USS Whitehurst Logo by: Pat Stephens, Webmaster, DESA

What the Heck is a Fiddleboard!?
and Related Minutiae
by Max Crow with a lot of help

In the course of preparing a slide show, I came across a photo taken back in 1945 by a young Ensign onboard the USS O'Flaherty DE-340.  ENS Sid Marrow was an experienced photographer and darkroom technician when he entered the Navy during WWII.  After the war was over he secured his Commanding Officer's permission to take a series pictures around the ship, both below decks and topside. One of those pictures was taken in the Chief's Quarters and showed a strange looking board leaning against the bulkhead while a group of chiefs sat around their mess table.

Chief's Mess USS O'Flaherty 1945

A note on the photo called the contraption a "Fiddleboard".  This "One hitch" sailor had never seen or heard of such a thing so I decided a bit of research was in order. A Google search turned up a reference to a fiddleboard on a sailboat.  It too had something to do with a dining area. A second hit seemed to be getting closer to the answer. 
I finished the coffee and placed the cup in its hole in the fiddle board.
Leaving the wardroom,  From History of DE-419 in Typhoon Cobra
Now Typhoon Cobra was "Halsey's Typhoon of December 1944" so that is a pretty strong clue.  But I decided to ask the older and more experienced men among my e-contacts.

Sid Morrow, who started this in the first place :<), answered my questions as follows. His answers are in red.
Do you recall using a Fiddleboard in the wardroom?
Definitely yes.  And do you know whether the enlisted men's mess had such a device? I am sure they did not. In the early 50s Whitehurst did not have them in the enlisted men's mess.  I don't know about the Chiefs or Officers. Yes, the Chiefs had the one showing in my photo. I'm trying to determine whether the fiddle board was regular navy equipment or something manufactured on board as needed.  I am not sure where ours was made but as I recall it - it had a very professional appearance so I am supposing it was original equipment.   My minds picture says it had approx 1/4 x 4" side pieces that overlapped the edge of the table and the connected center was also approx 1/4 thick covering the the table top.  That center piece had holes that fit the dinner plates and I believe there were some holes about the center of the top to hold the serving plates - but I am not that clear about those holes. The whole assembly must have had a way to fasten to the underside of the table. There was a way to fasten each dinning chair to the edge of the table but I can not recall just what that mechanism looked like.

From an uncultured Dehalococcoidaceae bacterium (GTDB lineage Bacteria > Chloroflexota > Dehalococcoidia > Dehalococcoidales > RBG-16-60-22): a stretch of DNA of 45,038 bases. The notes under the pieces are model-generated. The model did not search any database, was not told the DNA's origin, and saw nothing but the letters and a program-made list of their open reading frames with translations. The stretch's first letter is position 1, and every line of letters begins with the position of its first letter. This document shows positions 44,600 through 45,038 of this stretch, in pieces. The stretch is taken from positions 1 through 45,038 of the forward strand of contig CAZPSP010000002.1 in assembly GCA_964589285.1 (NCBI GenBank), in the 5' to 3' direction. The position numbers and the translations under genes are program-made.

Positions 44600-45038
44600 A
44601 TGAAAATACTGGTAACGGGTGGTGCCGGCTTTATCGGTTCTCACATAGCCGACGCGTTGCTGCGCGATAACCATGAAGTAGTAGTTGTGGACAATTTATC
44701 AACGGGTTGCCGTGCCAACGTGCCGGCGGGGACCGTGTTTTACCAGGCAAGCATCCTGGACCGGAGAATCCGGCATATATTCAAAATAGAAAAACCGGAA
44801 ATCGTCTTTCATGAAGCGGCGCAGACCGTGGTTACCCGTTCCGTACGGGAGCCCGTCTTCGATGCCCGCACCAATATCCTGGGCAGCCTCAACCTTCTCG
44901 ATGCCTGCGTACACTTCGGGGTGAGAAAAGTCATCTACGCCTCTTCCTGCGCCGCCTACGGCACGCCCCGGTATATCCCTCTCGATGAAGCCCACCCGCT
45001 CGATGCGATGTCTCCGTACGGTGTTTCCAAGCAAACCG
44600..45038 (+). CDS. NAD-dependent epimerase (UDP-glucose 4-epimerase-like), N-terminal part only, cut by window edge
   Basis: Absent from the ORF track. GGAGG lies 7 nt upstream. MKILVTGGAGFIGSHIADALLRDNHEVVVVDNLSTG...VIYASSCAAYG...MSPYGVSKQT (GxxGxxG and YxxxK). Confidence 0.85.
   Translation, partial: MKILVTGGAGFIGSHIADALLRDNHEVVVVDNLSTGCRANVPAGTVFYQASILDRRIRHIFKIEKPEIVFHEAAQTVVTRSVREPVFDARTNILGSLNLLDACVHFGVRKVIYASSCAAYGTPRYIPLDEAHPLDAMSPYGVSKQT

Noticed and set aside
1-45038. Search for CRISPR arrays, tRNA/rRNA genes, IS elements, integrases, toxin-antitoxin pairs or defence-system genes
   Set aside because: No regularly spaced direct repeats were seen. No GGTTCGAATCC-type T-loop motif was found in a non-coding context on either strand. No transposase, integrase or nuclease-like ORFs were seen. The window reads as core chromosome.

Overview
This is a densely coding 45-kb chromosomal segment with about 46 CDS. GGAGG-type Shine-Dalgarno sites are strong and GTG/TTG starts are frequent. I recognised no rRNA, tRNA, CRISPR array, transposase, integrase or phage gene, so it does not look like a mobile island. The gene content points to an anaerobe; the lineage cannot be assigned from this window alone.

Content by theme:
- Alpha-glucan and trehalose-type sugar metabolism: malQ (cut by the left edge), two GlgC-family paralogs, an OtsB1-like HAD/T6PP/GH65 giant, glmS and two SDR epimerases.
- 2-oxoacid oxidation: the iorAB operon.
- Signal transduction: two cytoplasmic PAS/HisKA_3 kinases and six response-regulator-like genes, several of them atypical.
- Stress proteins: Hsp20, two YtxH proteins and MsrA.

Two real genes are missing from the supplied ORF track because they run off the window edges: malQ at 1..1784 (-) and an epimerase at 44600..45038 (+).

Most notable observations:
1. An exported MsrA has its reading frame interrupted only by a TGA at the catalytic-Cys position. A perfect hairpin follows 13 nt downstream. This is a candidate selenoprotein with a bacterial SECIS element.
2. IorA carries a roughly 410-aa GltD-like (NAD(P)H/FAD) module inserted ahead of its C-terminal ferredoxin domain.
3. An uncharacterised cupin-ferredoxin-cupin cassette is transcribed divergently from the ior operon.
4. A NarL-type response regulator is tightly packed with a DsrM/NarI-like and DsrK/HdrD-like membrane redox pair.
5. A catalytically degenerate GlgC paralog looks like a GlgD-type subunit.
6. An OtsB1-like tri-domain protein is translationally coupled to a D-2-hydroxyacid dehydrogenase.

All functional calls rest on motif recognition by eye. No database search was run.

GMC David "Tim" Lake, who went through WWII the Pennsylvania BB-38 and served onboard Whitehurst DE-634 said, "Oh yeah, I remember that thing in the Chief's Quarters.  We used it in bad weather."

Pat Perrella, Curator of the DE Historical Museum onboard USS Slater DE-766 in Albany, NY, confirms that a Fiddleboard is on display there. Pat's husband was associated with LST 325 and Pat has been onboard that good ship.  She mentioned that there was something resembling or similar of purpose to the Fiddleboard on the Galley Ranges of the LST.

Capt. Roger Ekman USN Ret., recalls that there was a Fiddleboard in the Whitehurst Wardroom made of wood.

 Roger, who also served as CO of USS Tioga County LST-1158, has described the type device used on the LST's Galley Ranges.  "Ranges in the galley have edges around the sides of the heated surface. The edges are raise about 2 inches and have notches cut in them. The notches allow pieces of steel about 1/4 inch x 3 inch cut to the length of the grill. These steel flat items are places both horizontally and vertically (if that can be done on a flat surface) in the notches that surround the grill. The result is a big checker board with squares of about 8 to 10 inches each. Pots and cooking utensils are placed in the squares and this prevents them from sliding off the grill."

Dick Fernandez, who was a cook on Whitehurst, wrote about the CPO* grill. There was a metal frame that fit over the cooking surface of the this grill appox. 3 inches high and came down around the edges of the cooking surface.  We took wet salt, made it into a paste, and banked it all around inside where it was connected to the top of the grill.  After this we turned the grill so that it would heat and harden the salt bank.  This caused a seal so that the scrambled eggs couldn't run out.  We also served eggs by cutting holes in the center of sliced of bread, laying them on a sheet pan and cracking an egg into each hole.  Then we baked them in the oven.  When the seas were really rough we served fruit and sandwiches.  We used silver trays, not plates and crew members would put something wet on the table under their tray to keep it from sliding. 
* Clarification by Dick Fernandez.  CPO Grill is just what it was called.  It does not mean Chief Petty Officer's Grill and in no way implies that the Chiefs had to do their own cooking.  Dick said, "They got their food from The Navy's Finest!" mc

So it is a matter of fact that Fiddleboards were common in the US Navy.  There is even a reference to "the Fiddle" on the dining table of a German Submarine in Michael Gannon's book, Operation Drumbeat.

I have concluded that the reason the is no such device on the Enlisted Men's mess decks is: It was not practical because we ate off steel trays which had partitioned sections. We quickly learned to tilt the trays, to compensate for pitch and roll, thus keeping the food in the tray.  We became adept at maneuvering the tray and fork simultaneously.  In worse weather the cooks prepared sandwiches.  In the worst weather, meals were skipped. mc

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